Friday, June 13, 2014
It's Not a Nerd, It's Too Inane...It's Soviet Superman!
Pat e-mailed the rest of the Drinkmore crew this panel today. It’s from Superman: Red Son, a three-issue comic book produced in 2003 and premised on Kal-El having landed in Ukraine rather than the United States and grown up a Soviet “citizen,” fighting a never-ending battle for Josef Stalin and the Red Army rather than Truth, Justice, and the American Way.
Although I’ve never read Red Son, aside from the canon of the story, in which the Soviet Union apparently becomes the predominant superpower and the United States produces super-villains to destroy both it and Superman, it is readily evident just from this panel why the USSR ultimately failed in its goal of world domination: the Russkies were dopes.
Firstly, Soviet Russia officially adopted the metric system in 1918, almost immediately upon its inception. Now, I’m not saying that Tsar Nicholas II might have saved his and the Royal Family’s tsasses by going metric—after all, the Russian Revolution was more socio-politically than metrically motivated—but I am saying that the Tsar could have substantially improved life under his apathetic reign by standardizing the nation’s AAA maps both internally and to the rest of Europe, vastly simplifying vacation travel for serfs. Even so, why the hell was Superman calculating in “capitalist” miles instead of “communist” kilometers? Soviet Superman wouldn’t have made it past Russian elementary school—yet he’s the USSR’s ultimate weapon?
Much more importantly than simple units of measure, look how utterly vague and scatterbrained is the hammer-and-sickle–chested Superman: In a nation that measured more than 6,000 miles east to west and nearly 3,000 miles north to south—an area of 14 million square miles—he’s “pinpointing” a destination more than 3,000 miles away from a known locale.
Three thousand miles west of Vladivostok, a coastal city in the Russian Far East, is just east of the Ural Mountains. However, the Urals stretch north-south for approximately 2,500 miles. Even considering Superman’s incredible flying speed, that’s still precious minutes wasted in a millions-of-square-miles wild-goose chase across the Soviet Union’s spine. How many people will die and homes will burn while the Man of Stoli searches for this chemical fire by needlessly zooming up and down mountainous wilderness of the Urals like Clint Eastwood looking for his refueling point in Firefox?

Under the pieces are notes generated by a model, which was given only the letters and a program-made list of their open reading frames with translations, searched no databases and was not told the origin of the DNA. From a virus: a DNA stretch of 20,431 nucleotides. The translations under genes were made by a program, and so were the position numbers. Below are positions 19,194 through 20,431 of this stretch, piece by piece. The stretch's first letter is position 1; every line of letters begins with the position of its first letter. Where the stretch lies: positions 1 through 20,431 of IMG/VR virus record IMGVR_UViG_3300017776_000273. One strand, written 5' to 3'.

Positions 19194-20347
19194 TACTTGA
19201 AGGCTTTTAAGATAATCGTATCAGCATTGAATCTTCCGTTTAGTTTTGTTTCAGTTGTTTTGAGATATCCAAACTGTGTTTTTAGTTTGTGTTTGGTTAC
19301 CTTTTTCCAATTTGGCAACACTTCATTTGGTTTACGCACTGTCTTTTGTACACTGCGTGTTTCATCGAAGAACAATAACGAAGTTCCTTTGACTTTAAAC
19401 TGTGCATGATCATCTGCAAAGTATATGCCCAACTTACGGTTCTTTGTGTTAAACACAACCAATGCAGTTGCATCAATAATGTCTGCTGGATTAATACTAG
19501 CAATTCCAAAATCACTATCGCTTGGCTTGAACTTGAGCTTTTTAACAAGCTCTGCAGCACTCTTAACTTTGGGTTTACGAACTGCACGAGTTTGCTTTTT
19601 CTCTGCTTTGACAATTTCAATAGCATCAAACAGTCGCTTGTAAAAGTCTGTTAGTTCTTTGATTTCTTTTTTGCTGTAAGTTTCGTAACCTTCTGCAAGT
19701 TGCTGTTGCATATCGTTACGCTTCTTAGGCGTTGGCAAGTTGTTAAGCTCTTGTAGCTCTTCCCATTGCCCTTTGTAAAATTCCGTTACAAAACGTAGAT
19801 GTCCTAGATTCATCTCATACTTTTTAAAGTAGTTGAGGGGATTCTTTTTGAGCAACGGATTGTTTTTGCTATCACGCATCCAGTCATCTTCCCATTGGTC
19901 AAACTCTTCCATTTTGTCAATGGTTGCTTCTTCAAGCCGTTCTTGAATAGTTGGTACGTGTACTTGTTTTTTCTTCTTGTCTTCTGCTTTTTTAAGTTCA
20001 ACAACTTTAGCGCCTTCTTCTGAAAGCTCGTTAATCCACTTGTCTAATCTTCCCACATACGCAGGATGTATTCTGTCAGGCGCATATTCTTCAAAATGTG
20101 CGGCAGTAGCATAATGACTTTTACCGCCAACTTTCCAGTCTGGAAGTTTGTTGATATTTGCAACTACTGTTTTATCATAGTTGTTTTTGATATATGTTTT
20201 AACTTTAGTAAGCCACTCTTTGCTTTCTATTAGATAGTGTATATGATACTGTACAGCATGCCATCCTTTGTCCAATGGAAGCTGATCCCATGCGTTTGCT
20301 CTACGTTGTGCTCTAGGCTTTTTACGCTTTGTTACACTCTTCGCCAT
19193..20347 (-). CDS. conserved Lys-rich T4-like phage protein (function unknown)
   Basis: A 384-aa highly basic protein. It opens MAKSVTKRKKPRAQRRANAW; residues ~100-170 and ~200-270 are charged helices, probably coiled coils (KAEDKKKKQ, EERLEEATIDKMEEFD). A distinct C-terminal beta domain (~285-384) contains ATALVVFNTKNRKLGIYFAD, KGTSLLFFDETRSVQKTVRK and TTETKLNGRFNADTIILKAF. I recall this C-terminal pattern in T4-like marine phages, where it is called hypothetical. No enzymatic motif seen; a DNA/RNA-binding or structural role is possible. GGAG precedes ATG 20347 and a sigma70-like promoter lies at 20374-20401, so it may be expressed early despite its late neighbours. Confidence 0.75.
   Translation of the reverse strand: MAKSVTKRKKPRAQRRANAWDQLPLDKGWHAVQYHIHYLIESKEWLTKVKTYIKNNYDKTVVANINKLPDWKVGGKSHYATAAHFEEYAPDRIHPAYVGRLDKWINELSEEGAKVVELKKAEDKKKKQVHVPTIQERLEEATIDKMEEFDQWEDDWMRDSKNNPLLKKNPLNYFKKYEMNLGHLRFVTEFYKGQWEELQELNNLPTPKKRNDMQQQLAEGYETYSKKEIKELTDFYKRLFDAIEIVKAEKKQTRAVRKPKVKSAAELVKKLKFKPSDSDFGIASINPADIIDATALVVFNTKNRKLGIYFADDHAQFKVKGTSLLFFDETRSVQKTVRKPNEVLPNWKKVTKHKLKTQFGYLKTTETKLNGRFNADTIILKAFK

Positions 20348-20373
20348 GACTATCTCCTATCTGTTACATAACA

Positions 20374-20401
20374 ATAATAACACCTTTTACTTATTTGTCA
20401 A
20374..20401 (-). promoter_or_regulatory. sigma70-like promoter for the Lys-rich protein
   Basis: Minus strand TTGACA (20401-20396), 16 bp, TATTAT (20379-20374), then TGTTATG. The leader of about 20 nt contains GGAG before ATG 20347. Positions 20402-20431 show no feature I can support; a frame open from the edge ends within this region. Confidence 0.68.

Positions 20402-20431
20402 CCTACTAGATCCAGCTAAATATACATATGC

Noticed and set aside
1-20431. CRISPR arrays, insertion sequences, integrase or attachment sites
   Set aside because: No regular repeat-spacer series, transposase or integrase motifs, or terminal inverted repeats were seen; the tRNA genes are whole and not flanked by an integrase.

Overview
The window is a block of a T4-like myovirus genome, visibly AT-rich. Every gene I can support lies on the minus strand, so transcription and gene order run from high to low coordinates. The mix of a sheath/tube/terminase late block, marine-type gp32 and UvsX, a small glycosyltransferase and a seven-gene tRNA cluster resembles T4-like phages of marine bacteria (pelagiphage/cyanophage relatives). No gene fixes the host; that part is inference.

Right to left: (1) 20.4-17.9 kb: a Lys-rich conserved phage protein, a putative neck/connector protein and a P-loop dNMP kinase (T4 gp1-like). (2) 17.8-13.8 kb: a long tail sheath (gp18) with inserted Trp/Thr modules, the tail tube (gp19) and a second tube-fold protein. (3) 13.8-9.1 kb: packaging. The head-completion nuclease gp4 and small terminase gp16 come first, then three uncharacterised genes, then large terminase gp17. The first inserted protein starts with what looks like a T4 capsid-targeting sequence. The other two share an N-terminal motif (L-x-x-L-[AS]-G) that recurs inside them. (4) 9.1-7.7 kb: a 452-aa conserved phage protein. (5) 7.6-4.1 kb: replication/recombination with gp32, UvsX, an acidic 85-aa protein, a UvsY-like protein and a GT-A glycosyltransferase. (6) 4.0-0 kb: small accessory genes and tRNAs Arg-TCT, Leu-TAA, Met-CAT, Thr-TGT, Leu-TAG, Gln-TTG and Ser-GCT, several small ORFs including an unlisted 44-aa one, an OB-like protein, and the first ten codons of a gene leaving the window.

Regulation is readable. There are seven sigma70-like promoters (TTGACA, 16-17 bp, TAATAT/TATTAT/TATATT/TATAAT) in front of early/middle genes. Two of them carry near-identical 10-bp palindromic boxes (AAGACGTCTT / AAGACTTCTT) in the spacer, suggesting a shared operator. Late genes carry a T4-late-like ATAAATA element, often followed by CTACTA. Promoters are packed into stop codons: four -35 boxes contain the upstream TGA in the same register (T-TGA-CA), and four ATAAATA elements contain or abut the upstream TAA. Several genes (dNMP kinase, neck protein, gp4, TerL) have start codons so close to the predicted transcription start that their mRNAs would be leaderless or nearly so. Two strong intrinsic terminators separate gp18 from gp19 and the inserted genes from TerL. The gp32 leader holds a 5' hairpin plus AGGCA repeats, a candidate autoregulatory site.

Considering that Stalin and Soviet Superman are surely in Moscow—4,000 miles east of Vladivostok and thus obviously much closer to the chemical fire than that cross-continental port city—citing Vladivostok as a reference point makes absolutely nyet sense. Why not use Yekaterinburg, a major city on the eastern slope of the Urals and approximately those 3,000 miles west of Vladivostok, as the reference point? It’s still almost 900 miles from Moscow, thus preserving the image of Superman heroically coming to the rescue from a great distance yet eliminating the asinine inexactitude that betrays his stupidity. After all, one does not summon emergency services by saying that an ambulance is needed fifty miles west of a town located fifty miles to the east…
That neither Comrade Kent nor Stalin—who also foolishly fails to demand a more-specific location—could not fathom such obvious logic displays the kind of flawed reasoning that led to the USSR’s demise. Would American Superman know to go to San Francisco if he were needed “3,000 miles west of New York”? Of course not—but, possessing the American penchant for individual thought and the free exchange of ideas, you can bet he would look into it, he would at least ask for directions. Little wonder the USSR never landed a man on the moon, conquered capitalism, or beat the Broad Street Bullies in 1976—those Soviets were such slaves to their own narrow-minded system, their overbearing Mother Russia, that they were utterly incapable of thinking even slightly out of the Bloc.
Not that the United States owns an unblemished heritage of geniuses at the helm—the US government atom- and hydrogen-bombed its own country more than a thousand times since the end of World War II—but at least our superheroes’ kryptonite isn’t common sense and our pizza deliverymen get their precious cargo to hungry mouths without empty-headedly basing their route on the customer’s distance from the Cumberland Gap.
(Superman: Red Son panel copyright DC Comics; map of Russia copyright npr.org.)